Real business story

Find the right technology by testing and learning quickly

Choosing the right technology can improve efficiency and lay the foundations for growth. But what works for others won’t always work for you.
Outdoor Provisions

Christian Smith and Luke Douglas have opted for systems that will help the business scale

Technology should make life easier, whether it’s speeding up tasks or creating a more accurate picture of your business.

However, leaders need to be wary of adopting something just because it’s well reviewed or has worked well for another company.

To get value for money, it’s important to spend time researching and testing technology before making the leap – and not be afraid to replace anything if it’s not working out.

Improve efficiency and make life easier

Technology plays a key role at energy snack business Outdoor Provisions. Adopting the right technology has allowed the company to scale quickly, keep costs down and manufacture products in a sustainable way.

As a small business, getting a return on investment is a top priority. There are thousands of ways to incorporate technology, but co-founders Christian Smith and Luke Douglas have focused on improving efficiency.

This includes speeding up processes, reducing time wastage and making life easier in general – all things that will set the business up for scalable growth.

For example, the tool used for scheduling social media posts and managing content allows Christian and Luke to automate things so content is posted at the right time. This frees them up to focus on other things.

“I don't think we'd have gotten to where we are so quickly without using these carefully selected bits of tech. We’d have ended up bogged down by more day-to-day tasks,” Luke said.

“I don't think we'd have gotten to where we are so quickly without using these carefully selected bits of tech.”

Luke Douglas, co-founder, Outdoor Provisions

Use online research and reach out to your network

Once Christian and Luke have identified an area where technology could improve the business, they use Google to research what products are available online. They then turn to their network to find out if anyone has used similar systems and can give them advice.

The pair have a clear focus on the features the business needs and aim to strike the right balance between the cost of a system and the extent to which it meets these requirements.

Where the business will go in the future is also an essential consideration. Choosing technology based on current needs alone can be risky and leave businesses tied into systems which stifle growth.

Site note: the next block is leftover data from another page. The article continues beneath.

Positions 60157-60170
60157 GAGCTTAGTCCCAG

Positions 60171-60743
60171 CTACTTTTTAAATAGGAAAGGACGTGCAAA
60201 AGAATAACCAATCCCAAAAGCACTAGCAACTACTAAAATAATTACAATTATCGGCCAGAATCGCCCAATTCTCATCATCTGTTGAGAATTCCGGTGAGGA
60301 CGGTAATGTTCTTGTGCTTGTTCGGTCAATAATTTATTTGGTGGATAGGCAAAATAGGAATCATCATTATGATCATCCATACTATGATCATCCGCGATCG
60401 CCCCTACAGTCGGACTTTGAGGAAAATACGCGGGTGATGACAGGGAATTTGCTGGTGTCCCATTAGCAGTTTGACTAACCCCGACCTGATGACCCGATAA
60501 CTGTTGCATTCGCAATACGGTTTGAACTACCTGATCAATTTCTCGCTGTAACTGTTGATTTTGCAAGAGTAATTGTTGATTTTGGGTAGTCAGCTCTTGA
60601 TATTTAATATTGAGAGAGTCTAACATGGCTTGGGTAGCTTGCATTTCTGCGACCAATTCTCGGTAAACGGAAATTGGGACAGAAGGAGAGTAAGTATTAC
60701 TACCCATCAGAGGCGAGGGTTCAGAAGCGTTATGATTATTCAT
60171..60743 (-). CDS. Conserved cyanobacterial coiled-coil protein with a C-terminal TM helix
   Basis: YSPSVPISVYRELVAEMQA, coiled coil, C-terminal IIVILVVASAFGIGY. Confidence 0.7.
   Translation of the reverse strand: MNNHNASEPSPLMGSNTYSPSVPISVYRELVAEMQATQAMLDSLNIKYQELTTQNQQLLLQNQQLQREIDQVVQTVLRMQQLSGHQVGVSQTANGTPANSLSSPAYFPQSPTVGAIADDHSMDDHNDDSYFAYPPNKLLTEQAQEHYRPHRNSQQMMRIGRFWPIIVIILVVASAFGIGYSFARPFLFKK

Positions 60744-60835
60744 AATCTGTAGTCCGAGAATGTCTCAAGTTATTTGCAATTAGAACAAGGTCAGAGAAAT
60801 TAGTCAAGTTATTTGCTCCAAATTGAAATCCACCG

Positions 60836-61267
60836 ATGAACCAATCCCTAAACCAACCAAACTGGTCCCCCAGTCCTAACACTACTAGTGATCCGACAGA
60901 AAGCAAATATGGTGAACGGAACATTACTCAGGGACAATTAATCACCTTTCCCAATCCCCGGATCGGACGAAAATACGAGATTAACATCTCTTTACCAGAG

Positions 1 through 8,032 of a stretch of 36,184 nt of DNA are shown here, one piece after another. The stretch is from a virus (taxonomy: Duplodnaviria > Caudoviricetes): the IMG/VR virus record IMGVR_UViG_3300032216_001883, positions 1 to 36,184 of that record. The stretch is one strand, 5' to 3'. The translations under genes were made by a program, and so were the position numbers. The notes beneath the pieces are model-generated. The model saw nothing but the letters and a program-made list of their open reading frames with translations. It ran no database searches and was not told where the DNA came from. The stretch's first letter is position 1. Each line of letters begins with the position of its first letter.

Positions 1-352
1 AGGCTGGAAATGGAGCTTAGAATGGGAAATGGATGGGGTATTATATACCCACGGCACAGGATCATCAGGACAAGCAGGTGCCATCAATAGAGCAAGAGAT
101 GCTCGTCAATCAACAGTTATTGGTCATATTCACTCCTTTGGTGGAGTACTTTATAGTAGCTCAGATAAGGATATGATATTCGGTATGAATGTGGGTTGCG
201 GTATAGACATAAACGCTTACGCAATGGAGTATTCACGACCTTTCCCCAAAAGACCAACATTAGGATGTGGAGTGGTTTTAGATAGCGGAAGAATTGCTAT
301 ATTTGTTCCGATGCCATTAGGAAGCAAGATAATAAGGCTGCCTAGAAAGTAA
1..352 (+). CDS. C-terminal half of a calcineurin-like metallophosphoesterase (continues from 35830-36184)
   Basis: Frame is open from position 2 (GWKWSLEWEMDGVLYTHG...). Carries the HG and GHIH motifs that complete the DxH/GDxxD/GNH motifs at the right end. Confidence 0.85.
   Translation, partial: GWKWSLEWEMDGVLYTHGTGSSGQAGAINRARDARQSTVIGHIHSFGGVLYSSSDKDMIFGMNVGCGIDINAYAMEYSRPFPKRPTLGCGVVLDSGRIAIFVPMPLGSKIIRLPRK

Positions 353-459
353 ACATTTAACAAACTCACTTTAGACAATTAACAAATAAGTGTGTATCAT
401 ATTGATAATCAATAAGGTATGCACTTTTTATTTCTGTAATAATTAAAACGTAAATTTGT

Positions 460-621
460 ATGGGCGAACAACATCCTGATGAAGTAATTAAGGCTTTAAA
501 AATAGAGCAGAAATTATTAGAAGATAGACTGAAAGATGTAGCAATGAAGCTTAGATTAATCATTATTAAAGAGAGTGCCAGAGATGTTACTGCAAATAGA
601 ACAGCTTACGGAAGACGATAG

As a result, Christian and Luke often opt for systems which offer functionality beyond what they need right now and give them a good foundation for the future.

The small size of the company means that Outdoor Provisions can test and learn very quickly, but there are lessons bigger businesses can take away too.

Most software offers free trials and short subscriptions – rolling these out to a small section of a business lets you see how they will work in practice before you invest.

“My main tip would be just to give it a go, as long as you're not locked into a long contract and it's not high cost. Use it and see if it works for you. In three to six months you'll have a good idea,” Christian said.

Assess whether technology is meeting needs

Outdoor Provisions frequently reviews the technology it has in place to determine whether it’s meeting needs and providing value for money. Anything that isn’t is replaced.

The ability to be this flexible comes from its small size, but Christian and Luke are conscious that as they grow their ability to move quickly between systems will change. As a result, they’re focusing on getting the right systems in place.

For example, they changed to a different customer relationship management (CRM) system after realising that the product they started out with was not right for them.

“I adopted a CRM that I thought was the pinnacle of CRMs, but actually it was built for much bigger businesses. Within five months we switched to another one which was way better for what we needed to do. It comes back to thinking ‘there must be an easier way to do this’,” said Christian.

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Top takeaways

Technology should make your business better and support you. If it isn't making your life easier and delivering the benefits that you wanted, get rid of it.

Before implementing technology, research online and speak to your network. But be mindful that something that works for your peers won’t always be right for you.

With free trials and short subscriptions, you can often test how a system actually performs in your business without the need to make a large financial commitment.